In broadcast industries, “reach” is the percentage of a total target audience (for example, Households Using Television [HUT] or People Using Television [PUT]) exposed to programing at least once during a given period. Again, instructional programs differ from television programs in many ways–not least, in their duration. One could say, however, that the total number of baccalaureate completions provides a fair measure of the broad target audience (as share of completions numbers assume). As with cable television packages, there is great variety in the set of instructional programs on offer to students at any given institution. No single institution offers all the programs listed in the taxonomy. “Reach,” then, measures the percentage of students who could have chosen to finish a given program, because it was available at their institutions. The number of  potential students can be found by calculating the aggregate sum of completions at institutions awarding degrees in a given CIP. To arrive at reach, we divide this number by the aggregate sum of all completions.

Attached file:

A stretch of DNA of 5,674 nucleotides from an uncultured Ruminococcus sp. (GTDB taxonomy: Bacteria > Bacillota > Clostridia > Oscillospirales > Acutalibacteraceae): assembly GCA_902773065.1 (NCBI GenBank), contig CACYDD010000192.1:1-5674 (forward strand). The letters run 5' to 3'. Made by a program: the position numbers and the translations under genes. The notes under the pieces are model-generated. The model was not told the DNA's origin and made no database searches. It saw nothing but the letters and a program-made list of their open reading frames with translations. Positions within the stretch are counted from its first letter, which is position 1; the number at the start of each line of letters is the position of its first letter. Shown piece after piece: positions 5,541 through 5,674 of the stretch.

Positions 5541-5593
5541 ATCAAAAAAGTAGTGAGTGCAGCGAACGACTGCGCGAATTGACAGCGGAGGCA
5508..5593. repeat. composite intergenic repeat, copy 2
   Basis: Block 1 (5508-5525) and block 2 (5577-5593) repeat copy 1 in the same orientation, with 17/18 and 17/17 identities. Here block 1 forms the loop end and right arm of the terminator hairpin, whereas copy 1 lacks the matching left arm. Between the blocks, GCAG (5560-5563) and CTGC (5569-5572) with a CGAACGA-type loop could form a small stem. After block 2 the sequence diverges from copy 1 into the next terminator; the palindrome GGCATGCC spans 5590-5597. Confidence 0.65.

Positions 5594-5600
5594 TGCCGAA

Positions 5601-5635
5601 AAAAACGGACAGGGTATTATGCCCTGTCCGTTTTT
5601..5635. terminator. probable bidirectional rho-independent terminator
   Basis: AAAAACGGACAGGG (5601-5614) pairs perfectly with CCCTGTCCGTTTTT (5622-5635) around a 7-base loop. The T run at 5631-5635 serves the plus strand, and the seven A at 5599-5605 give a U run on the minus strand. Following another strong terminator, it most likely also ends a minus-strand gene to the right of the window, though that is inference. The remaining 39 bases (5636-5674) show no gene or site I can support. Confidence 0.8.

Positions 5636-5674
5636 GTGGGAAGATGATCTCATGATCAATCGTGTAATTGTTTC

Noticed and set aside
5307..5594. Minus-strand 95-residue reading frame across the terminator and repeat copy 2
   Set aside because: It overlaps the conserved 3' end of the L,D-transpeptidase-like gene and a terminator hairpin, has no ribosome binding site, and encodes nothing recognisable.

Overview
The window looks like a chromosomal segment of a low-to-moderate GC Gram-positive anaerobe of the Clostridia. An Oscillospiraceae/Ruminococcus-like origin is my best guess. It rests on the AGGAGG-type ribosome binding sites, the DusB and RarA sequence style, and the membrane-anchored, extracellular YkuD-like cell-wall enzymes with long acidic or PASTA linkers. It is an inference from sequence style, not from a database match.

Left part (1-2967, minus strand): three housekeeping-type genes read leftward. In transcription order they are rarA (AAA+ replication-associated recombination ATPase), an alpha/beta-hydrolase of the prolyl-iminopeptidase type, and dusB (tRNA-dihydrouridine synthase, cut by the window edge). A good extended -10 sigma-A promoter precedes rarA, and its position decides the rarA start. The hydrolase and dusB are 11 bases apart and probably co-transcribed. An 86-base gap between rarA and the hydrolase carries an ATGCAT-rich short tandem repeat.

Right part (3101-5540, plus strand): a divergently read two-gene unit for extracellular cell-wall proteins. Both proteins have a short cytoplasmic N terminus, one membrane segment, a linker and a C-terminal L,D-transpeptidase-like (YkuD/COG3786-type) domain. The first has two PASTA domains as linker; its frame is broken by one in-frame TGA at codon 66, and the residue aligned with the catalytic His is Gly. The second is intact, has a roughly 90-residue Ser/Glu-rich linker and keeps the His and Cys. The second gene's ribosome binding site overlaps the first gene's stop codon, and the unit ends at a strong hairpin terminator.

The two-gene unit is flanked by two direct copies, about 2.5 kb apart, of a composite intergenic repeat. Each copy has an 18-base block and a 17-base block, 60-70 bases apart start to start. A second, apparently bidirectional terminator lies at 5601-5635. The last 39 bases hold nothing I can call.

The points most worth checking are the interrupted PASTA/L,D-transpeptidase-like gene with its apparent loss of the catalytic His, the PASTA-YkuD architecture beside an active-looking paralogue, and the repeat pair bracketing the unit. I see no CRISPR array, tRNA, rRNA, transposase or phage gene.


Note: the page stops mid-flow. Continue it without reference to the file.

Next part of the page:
Reach = ΣIC / ΣTC

Where

IC  = Completions at institutions offering a given instructional program (e.g., 23.0101) at a specific level (e.g., BA first major)

and

TC = Total completions of degrees at that level at all institutions

Running the numbers for odd years from 1967 to 2011, one is immediately struck by the fact that average baccalaureate reach is very low. After 1985, it was 1% or less. That is to say, the vast majority of instructional programs have been available only to a very small proportion of students completing baccalaureate degrees at institutions offering PhDs (my sample).